The following documents and information with relevance to the issue involved in this advisory opinion were reviewed prior to its completion:

  1. Request for an Advisory Opinion, including attachments, filed October 7, 2010 with the Office of the Property Rights Ombudsman by Kevin Porter.
  2. Response from Clearfield City, submitted by Brian E. Brower, City Attorney, received on November 18, 2010.


Kevin Porter is the owner of Visual Advertising, which owns 37 bus benches placed in various locations around Clearfield City.  Companies lease advertising space on the back of the bus benches, which are placed along the major streets.  However, only a few of the benches are located at actual bus stops.  Most of the benches are located on private property not owned by Mr. Porter or Visual Advertising.  The City states that 10 benches are located on public property (presumably owned by the City).

Mr. Porter has engaged in his business for at least 41 years.  For most of that time, the City exerted little or no regulation over the bus benches.  Beginning in 2006, the City informed Mr. Porter that he was required to obtain a business license and permits for the benches.  This requirement, the City stated, was based on an ordinance first enacted in 1999.  As part of the license, the City required that Mr. Porter provide proof that he had permission from the owners of the properties where the benches were located.  Mr. Porter states that he provided this proof by 2007, and that the City issued permits for the benches.  He also states that the permits and licenses were renewed in 2008 and 2009.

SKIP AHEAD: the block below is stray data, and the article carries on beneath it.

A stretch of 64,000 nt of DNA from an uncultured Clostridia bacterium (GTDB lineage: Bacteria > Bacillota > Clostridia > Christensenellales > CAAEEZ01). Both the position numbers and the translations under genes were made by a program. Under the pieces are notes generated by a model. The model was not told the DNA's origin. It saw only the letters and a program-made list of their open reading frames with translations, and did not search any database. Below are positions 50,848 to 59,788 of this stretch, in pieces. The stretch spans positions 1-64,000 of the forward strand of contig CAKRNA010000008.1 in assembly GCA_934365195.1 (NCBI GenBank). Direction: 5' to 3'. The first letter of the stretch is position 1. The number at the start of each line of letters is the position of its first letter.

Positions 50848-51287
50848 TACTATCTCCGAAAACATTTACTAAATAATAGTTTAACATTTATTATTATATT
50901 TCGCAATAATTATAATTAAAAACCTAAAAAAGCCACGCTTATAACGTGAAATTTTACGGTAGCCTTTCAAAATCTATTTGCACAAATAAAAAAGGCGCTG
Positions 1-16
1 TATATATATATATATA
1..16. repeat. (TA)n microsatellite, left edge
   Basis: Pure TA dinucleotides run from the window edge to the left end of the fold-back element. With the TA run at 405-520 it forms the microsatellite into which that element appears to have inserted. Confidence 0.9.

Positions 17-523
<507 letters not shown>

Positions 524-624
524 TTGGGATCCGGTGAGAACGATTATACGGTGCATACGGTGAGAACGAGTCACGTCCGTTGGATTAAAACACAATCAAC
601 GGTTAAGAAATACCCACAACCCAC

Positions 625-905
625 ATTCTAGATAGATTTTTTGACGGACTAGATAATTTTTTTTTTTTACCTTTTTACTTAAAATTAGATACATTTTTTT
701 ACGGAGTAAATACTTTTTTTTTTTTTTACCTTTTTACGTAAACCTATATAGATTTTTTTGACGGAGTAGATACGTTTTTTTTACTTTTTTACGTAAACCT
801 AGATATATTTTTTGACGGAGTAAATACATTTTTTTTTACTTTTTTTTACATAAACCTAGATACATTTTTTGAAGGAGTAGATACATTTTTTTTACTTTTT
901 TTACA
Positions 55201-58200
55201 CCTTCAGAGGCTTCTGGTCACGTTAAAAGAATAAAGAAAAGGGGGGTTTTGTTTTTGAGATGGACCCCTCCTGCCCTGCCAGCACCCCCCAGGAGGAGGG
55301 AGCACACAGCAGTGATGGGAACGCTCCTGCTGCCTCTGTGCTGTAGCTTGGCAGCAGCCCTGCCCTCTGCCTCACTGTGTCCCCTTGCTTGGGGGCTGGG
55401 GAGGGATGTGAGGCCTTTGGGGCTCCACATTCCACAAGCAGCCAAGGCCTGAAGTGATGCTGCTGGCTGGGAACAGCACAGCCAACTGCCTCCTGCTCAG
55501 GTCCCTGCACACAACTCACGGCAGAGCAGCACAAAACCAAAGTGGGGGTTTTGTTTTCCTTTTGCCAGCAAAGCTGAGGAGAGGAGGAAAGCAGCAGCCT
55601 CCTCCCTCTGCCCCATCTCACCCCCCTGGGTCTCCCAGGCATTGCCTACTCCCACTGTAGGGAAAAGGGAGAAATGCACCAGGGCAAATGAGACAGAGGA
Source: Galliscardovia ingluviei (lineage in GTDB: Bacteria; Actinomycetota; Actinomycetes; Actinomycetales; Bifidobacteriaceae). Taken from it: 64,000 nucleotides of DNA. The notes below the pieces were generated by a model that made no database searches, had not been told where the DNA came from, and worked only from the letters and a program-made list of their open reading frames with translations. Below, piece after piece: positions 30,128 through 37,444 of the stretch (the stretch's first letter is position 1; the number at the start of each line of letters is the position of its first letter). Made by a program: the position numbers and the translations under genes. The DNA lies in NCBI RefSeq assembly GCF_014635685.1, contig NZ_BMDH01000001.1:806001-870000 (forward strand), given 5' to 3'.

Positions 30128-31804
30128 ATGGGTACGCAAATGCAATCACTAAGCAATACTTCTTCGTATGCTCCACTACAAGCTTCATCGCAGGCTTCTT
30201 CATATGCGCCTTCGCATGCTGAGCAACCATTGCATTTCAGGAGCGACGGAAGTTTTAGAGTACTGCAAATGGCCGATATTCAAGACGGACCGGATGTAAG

However, in December of 2009, the City informed Mr. Porter that his permits had expired, and that advertising on bus benches was no longer permitted in the City.  Mr. Porter states that the City requested that he remove the benches, and withheld his business license.  In 2010, the City informed Mr. Porter that he had lost any nonconforming status for the benches, for failure to pay for the required permits.  After a meeting with City officials, Mr. Porter was ordered to remove his benches by November 2010.  In September 2010, he was cited for operating a business without a license, although he states that the City has withheld licenses from him.

The City states that it acted within its authority to change its ordinances regulating the placement of bus benches, and that Mr. Porter has no claim for nonconforming use status.  The City argues that since Mr. Porter has not shown that he has “specific, express legal permission” from the private property owners to place benches on the respective properties, he cannot claim that the benches were ever “legally established” as required by the Utah Code.  The City admits that it issued permits to Mr. Porter in 2007, but states that those permits were issued in error, and that he has not complied with the City’s ordinances.